January 28, 2014

Annual Sloan/Babson survey: an (unplanned) part 3

After I had finished and posted some thoughts on the Sloan/Babson post-secondary online learning survey report, I came across a fascinating post. In my first post, I noted that according to the Babson report more than 7 million college students were taking online courses.

The title of the blog post that caught my eye states its thesis quite well:

Clarification: No, there aren’t 7.1 million students in US taking at least one online class

The post was written by Phil Hill, a consultant with whom I’ve co-presented a couple of times on webinars to mixed K-12 and higher education audiences. I have always found Phil to be knowledgeable and thoughtful. In his post he writes about his review of data from the National Center for Educational Statistics (NCES) and its Integrated Postsecondary Education Data System which suggests about 5.5 million students are taking online courses. That’s still a larger number than the number of K-12 students taking online courses, but it’s also substantially smaller than the Babson estimate.

His post is well worth reading to explore conflicting estimates, but if nothing else the takeaway is that the Babson survey estimate may no longer be the best source of information for online learning in post-secondary education, and that the number of college students taking online courses is probably about 5.5 million, not 7.1 million.

It’s also a reminder that there’s no substitute for a federal government role in determining the number of students in online courses-whether college students or K-12 students. Some states are tracking online students-as Keeping Pace reports-but not nearly enough states are doing so to paint an accurate national picture.



4 Responses to Annual Sloan/Babson survey: an (unplanned) part 3

  1. As one of the authors of the Babson study I can say: “Babson survey estimate may no longer be the best source of information for online learning” – is true if you are talking about enrollment numbers. Our survey is just that, a “survey”. IPEDS gets data from the universe of schools. There is no way that any survey can match the coverage of IPEDS and its reporting mandate.

    And as for “the number of college students taking online courses is probably about 5.5 million, not 7.1 million” – the answer is probably yes, IPEDS will have a better estimate than any unofficial source. However, this is a bit more complicated, we are not measuring the same thing, using different definitions.

    We still stand behind our data. Our reports remain the best available estimates for the past decade. Also, the non-numbers questions provide considerable insight into the more important questions on how institutions are using online education.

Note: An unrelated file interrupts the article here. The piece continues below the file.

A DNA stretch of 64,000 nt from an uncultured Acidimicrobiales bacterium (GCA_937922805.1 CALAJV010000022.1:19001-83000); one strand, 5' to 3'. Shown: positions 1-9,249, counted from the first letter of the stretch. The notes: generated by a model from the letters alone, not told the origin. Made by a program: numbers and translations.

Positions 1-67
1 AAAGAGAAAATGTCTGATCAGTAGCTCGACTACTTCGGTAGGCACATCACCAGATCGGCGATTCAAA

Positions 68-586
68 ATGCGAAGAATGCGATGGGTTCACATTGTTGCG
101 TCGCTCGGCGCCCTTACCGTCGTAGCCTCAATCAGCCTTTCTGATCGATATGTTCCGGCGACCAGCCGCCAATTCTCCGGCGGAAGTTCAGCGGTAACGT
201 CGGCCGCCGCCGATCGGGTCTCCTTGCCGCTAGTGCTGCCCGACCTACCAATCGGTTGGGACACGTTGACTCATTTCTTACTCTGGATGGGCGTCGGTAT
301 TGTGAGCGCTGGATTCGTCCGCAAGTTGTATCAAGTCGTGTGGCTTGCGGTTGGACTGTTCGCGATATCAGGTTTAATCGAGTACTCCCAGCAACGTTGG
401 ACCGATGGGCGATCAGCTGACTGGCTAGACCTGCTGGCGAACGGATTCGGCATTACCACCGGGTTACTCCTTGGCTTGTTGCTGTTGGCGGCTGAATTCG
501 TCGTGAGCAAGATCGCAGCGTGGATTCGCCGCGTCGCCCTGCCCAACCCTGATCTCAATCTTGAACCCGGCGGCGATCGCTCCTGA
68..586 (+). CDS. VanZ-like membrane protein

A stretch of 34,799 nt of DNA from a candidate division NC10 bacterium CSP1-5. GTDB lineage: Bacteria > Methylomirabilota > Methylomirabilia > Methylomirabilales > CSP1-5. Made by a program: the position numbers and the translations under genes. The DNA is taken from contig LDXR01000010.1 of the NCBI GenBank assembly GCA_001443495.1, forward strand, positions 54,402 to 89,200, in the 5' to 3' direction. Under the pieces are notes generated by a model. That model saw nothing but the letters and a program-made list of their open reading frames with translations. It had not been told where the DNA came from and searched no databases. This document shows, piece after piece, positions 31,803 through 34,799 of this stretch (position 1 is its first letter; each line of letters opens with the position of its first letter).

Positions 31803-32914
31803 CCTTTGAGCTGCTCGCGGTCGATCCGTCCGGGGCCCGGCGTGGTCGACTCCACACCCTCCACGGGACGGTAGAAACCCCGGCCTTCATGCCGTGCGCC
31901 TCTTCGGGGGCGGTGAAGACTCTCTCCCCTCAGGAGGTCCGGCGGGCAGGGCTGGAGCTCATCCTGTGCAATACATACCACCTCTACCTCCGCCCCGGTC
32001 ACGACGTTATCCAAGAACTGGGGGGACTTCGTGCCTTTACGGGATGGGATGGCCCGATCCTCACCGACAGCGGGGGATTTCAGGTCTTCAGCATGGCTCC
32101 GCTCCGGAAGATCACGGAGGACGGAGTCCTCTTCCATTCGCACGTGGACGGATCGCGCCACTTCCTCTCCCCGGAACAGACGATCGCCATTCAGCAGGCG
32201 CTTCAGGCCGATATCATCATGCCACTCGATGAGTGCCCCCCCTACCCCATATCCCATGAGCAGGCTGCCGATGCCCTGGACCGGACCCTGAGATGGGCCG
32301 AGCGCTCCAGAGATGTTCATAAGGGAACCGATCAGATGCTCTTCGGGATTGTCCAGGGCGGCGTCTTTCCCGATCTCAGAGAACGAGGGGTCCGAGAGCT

It still amazes me that it took IPEDS over a decade to add online and distance to their data collection. Leaving such critical tracking to a privately funded non-official source (such as us) means that critical planning data was left to outsiders to collect and distribute.

    There is an “IPEDS effect” – when IPEDS adds a reporting requirement, schools add the tracking and reporting to meet the IPEDS requirement. With no reporting requirement schools only report what they know – their best estimate. An IPEDS reporting requirement means we can now expect much more reliable data.

    From the very beginning we asked IPEDS to do this data collection. Our hope has always been that IPEDS would put us out of the business of collecting and reporting online enrollment numbers, so we could concentrate our attention on the more interesting questions.

  2. Thank you for these continued postings on post-secondary online learning. Right up my alley, and I have passed them along to our University’s leaders.

  3. Jeff, thanks for your comments. I appreciate your point that the Babson study covers more than just the enrollment numbers. I especially enjoyed the findings regarding MOOCs and discussed them in an earlier post. We mention your findings often in our work with K-12 educators and policymakers as one of the arguments for digital learning in high school is the extent to which it is common in post-secondary institutions. Thanks for your work, and for weighing in here.

  4. Pingback: Small liberal arts college supports online courses « Uncategorized « Keeping Pace

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